• School boards back library levy

    Ballots go out Friday for the May 15 election, which includes a property tax levy to reopen Jackson County's libraries
  • Citing public libraries' role in enhancing education, three Jackson County school boards have taken a political stand in favor of a three-year property tax levy on the May 15 ballot to reopen the county's shuttered library system.
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  • Citing public libraries' role in enhancing education, three Jackson County school boards have taken a political stand in favor of a three-year property tax levy on the May 15 ballot to reopen the county's shuttered library system.
    The Ashland, Phoenix-Talent and Rogue River school boards passed resolutions this month declaring support for Ballot Measure 15-75. Ballots go out on Friday.
    "Public libraries should be readily available to everyone; access to knowledge shouldn't be based on people's ability to pay," said Trayce Geddes, chairwoman of the Rogue River School Board. "The libraries serve not only our kids but their parents, and they are an integral part of public education."
    The county's three largest districts — Medford, Central Point and Eagle Point — have not taken an official position on the measure.
    "As a board, we support the libraries along with the other public services affected by the loss of $23 million (in federal timber payments)," said Larry Nicholson, Medford School Board chairman. "The library levy is a short-term fix that restores funding to the library but doesn't address the overall funding issues from the loss of federal funding. It's a sad situation that needs to be addressed with a long-term fix in mind. We need our libraries."
    The closure of the county's 15 library branches April 6 marked the largest library system shutdown in U.S. history.
    "I was really shocked when I found out the public libraries were going to close," said Ashland High School sophomore Alyx Gerber. "We live in a world based on education, and adults are constantly pushing us to go to college and get scholarships. It's kind of counterintuitive to shut down libraries when they are an opening to so much knowledge."
    School officials say public libraries play a critical role in student research and in fostering lifelong literacy among children through reading programs and a fresh supply of reading materials.
    Some public high school librarians this week reported a constant flow of students requesting publications absent from school shelves for research papers. The most complaints came from seniors who must complete an in-depth research project to graduate, they said.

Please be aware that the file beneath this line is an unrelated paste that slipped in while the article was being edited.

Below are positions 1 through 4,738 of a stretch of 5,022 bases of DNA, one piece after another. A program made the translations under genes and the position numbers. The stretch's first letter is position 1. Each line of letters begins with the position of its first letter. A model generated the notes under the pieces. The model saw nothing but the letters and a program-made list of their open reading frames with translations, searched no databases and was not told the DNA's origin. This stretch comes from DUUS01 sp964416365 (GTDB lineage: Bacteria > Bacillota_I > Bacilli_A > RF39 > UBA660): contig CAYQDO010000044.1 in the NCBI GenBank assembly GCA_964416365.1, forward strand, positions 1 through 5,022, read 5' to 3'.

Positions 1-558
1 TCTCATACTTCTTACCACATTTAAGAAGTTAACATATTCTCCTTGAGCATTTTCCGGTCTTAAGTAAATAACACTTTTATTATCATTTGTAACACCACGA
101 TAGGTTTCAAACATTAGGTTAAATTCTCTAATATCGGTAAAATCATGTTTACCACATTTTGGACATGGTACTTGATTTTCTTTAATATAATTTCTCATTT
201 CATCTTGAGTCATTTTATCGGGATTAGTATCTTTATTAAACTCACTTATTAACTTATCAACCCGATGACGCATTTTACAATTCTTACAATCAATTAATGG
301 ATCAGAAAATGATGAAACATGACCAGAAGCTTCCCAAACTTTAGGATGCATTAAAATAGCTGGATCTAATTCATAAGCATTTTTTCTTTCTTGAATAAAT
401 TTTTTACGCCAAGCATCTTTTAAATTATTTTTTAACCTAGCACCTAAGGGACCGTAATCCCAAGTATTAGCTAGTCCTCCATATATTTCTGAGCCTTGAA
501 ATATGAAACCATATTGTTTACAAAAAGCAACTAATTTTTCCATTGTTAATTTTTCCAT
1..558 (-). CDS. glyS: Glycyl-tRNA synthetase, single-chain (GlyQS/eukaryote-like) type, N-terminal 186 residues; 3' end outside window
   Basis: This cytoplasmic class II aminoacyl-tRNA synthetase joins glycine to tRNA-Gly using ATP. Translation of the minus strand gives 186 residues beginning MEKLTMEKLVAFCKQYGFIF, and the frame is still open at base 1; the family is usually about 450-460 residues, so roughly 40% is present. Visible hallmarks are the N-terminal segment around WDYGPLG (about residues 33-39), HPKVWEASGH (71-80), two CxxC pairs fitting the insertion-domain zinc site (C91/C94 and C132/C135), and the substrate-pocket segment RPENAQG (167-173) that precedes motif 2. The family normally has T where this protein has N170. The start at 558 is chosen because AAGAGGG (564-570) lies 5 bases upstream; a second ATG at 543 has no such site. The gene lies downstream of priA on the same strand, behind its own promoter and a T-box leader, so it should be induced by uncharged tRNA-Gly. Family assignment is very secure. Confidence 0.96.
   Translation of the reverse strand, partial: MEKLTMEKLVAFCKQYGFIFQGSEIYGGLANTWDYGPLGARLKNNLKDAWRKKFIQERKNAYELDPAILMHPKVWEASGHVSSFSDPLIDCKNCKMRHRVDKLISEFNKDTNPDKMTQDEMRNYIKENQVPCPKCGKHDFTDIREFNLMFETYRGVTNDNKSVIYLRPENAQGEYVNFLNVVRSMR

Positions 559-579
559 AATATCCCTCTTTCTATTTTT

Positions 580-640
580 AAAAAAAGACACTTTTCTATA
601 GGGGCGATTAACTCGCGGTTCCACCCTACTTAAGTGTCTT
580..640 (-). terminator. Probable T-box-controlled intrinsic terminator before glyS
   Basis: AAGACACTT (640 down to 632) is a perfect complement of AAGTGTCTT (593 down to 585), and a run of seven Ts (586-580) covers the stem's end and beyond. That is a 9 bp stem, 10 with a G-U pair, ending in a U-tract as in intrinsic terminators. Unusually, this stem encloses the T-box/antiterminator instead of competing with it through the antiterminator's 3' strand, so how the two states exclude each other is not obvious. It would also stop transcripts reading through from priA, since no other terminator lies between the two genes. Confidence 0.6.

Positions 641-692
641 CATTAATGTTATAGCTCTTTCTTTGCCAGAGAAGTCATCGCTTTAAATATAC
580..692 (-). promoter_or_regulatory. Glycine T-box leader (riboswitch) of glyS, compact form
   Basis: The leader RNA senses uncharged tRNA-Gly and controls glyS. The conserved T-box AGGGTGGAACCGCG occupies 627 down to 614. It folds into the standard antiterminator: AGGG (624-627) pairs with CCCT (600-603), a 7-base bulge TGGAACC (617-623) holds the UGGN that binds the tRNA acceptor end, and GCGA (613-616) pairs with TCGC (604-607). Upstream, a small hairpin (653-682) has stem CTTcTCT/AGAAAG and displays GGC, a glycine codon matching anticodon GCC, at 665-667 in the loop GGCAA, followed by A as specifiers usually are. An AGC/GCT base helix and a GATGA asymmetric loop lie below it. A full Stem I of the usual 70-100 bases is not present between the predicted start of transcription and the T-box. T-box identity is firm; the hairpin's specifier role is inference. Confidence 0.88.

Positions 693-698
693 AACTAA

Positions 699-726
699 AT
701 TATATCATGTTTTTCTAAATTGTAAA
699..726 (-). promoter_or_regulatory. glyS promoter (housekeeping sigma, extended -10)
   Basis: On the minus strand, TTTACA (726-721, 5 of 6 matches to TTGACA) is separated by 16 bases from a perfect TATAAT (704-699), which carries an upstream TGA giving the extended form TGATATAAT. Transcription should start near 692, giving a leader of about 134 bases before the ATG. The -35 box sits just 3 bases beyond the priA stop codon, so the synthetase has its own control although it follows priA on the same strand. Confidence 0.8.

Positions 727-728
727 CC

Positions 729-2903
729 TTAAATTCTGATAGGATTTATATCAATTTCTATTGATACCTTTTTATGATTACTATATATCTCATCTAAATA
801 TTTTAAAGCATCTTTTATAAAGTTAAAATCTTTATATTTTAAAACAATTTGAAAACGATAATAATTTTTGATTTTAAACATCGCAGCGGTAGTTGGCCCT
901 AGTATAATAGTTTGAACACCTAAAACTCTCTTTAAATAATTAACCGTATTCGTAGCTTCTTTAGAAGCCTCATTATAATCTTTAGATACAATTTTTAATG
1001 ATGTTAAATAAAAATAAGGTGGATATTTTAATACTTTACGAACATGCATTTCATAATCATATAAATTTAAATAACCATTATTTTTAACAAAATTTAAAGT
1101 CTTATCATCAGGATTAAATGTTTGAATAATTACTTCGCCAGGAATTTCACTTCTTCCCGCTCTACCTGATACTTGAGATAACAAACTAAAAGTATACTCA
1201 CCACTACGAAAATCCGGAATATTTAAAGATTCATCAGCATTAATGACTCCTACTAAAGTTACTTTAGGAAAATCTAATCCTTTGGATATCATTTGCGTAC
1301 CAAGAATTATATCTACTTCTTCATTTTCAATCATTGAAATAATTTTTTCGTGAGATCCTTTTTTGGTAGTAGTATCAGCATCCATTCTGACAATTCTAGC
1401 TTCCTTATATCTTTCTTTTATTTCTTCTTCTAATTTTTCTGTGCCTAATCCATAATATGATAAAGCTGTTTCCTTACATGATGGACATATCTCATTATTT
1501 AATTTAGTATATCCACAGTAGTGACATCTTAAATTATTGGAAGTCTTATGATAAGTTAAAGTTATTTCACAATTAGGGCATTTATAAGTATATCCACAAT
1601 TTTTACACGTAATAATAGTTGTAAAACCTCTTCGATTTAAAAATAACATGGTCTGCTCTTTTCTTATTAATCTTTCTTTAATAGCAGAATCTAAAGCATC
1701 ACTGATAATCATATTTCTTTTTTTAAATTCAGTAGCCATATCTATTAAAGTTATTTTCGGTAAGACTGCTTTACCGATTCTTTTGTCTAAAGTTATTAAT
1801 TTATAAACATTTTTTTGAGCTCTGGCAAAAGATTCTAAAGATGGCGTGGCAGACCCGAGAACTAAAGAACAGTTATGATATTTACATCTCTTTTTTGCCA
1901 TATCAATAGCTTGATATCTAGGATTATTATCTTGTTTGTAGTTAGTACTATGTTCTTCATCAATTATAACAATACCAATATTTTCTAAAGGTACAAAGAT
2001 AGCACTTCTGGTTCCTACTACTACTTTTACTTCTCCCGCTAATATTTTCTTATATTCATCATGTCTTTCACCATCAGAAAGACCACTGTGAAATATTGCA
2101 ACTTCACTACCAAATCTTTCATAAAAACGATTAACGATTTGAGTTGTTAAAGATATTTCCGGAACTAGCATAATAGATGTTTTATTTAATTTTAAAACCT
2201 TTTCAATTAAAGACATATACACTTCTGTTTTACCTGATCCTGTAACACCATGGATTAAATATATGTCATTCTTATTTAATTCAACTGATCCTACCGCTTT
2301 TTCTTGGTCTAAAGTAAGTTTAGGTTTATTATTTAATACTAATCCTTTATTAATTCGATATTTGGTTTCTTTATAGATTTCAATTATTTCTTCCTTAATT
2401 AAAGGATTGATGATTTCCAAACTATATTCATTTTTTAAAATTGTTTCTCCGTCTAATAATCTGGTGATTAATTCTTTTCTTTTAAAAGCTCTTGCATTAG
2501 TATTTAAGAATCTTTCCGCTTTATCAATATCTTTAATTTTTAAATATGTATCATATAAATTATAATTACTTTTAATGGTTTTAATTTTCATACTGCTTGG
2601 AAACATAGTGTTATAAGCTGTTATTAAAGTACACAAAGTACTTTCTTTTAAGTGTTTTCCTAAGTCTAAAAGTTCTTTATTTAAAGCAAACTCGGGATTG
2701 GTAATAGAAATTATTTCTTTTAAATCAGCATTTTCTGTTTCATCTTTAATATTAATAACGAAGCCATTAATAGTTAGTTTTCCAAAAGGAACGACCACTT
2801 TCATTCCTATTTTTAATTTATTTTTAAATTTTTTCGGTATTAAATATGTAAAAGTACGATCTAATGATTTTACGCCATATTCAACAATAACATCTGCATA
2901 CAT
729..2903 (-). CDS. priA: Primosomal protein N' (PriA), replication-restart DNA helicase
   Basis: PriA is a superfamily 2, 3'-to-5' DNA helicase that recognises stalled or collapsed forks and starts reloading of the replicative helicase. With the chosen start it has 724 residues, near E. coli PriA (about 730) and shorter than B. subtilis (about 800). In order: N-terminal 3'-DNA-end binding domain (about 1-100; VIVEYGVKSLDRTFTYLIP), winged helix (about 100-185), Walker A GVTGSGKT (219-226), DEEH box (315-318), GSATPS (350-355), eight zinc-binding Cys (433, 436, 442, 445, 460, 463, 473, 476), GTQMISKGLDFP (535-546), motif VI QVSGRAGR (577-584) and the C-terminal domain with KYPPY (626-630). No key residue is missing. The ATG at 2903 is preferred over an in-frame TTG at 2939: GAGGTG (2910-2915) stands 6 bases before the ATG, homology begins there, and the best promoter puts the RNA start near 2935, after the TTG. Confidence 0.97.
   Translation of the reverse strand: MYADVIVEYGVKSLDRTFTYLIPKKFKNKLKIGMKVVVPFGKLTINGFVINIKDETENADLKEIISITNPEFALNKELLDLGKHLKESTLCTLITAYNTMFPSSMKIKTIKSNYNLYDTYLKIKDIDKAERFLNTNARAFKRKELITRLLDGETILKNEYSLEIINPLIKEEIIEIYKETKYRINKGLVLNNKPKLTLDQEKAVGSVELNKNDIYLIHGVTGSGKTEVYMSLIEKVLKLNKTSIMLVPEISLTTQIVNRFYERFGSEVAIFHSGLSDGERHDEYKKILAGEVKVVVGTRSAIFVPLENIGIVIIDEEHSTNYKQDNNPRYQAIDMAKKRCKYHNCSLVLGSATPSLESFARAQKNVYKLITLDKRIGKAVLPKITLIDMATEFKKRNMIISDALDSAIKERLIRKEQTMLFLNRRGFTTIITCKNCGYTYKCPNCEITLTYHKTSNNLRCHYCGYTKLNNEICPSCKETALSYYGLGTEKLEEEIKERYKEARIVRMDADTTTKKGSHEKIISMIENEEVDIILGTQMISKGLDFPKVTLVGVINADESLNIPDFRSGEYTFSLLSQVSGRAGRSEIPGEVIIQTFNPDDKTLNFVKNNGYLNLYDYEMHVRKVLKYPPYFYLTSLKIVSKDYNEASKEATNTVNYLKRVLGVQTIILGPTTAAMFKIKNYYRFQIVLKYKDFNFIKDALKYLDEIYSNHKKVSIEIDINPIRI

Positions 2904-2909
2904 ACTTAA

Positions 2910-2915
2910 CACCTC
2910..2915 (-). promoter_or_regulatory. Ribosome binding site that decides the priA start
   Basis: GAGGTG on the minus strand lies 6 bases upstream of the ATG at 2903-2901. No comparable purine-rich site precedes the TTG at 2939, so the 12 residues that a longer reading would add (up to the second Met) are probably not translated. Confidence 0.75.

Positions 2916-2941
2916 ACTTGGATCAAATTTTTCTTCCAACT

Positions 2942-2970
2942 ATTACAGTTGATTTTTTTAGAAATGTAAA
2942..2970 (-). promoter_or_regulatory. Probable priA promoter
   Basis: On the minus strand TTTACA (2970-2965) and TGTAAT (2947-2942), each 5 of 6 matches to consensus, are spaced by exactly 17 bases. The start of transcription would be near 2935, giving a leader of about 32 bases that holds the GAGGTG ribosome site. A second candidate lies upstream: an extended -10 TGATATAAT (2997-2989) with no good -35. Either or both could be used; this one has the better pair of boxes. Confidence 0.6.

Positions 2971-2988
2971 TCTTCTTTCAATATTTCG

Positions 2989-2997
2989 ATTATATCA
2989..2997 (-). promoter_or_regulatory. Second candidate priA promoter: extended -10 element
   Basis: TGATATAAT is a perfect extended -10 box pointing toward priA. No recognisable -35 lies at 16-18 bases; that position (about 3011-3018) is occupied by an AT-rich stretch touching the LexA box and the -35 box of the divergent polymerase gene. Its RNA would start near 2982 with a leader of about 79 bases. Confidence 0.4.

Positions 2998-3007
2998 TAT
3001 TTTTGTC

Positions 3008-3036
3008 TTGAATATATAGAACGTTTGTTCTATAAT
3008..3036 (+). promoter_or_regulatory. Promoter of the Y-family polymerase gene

"The public libraries act as an additional resource for our students," said Tim Mobley, instructional services director at the Phoenix-Talent district. "Our school libraries are pretty limited in their selections, they're more restrictive. Public libraries are less restrictive, have more periodicals and newspapers."
    In the Medford district, seniors have completed the research for their graduation projects, but the library closure could affect them next year.
    "Where I'm getting the most questions now is from Honors English students who are required to read books from a summer reading list," said South Medford High English teacher Gayle Mitchell. "They ask me, 'How am I going to find books for the reading list?' I don't know what to say. What can I say, other than 'Go to the bookstore,' and not all students can afford to do that."
    In their final research papers for American studies class, students at Ashland High said they are trying to supplement the lack of books with resources from the Internet, but teachers generally require at least one print source for each paper.
    For some low-income students, the public libraries were their only source of reading materials during the summer and their only access to the Internet outside of school.
    In the past year, more than 36,000 children participated in the county's library reading programs, and more than 434,000 children's books were checked out.
    Kathy Greager, a Medford district resident, said she doesn't know how her three children will spend their summer without the libraries.
    "I hope they're not getting the message that if they can't afford books, their education doesn't matter, but that's the message I'm getting," Greager said. "My kids love the library, and it's heartbreaking to have to explain why they can't go."
    Since Ashland High sophomore Tess McWhorter was 4 years old, she has spent her summers hungrily reading books she checked out from the local public library, she said.
    "Last summer, I read five books a week and then went back to get more," Tess said. "Now, I don't have that option to check out books."
    Reach reporter Paris Achen at 541-776-4459 or pachen@mailtribune.com.
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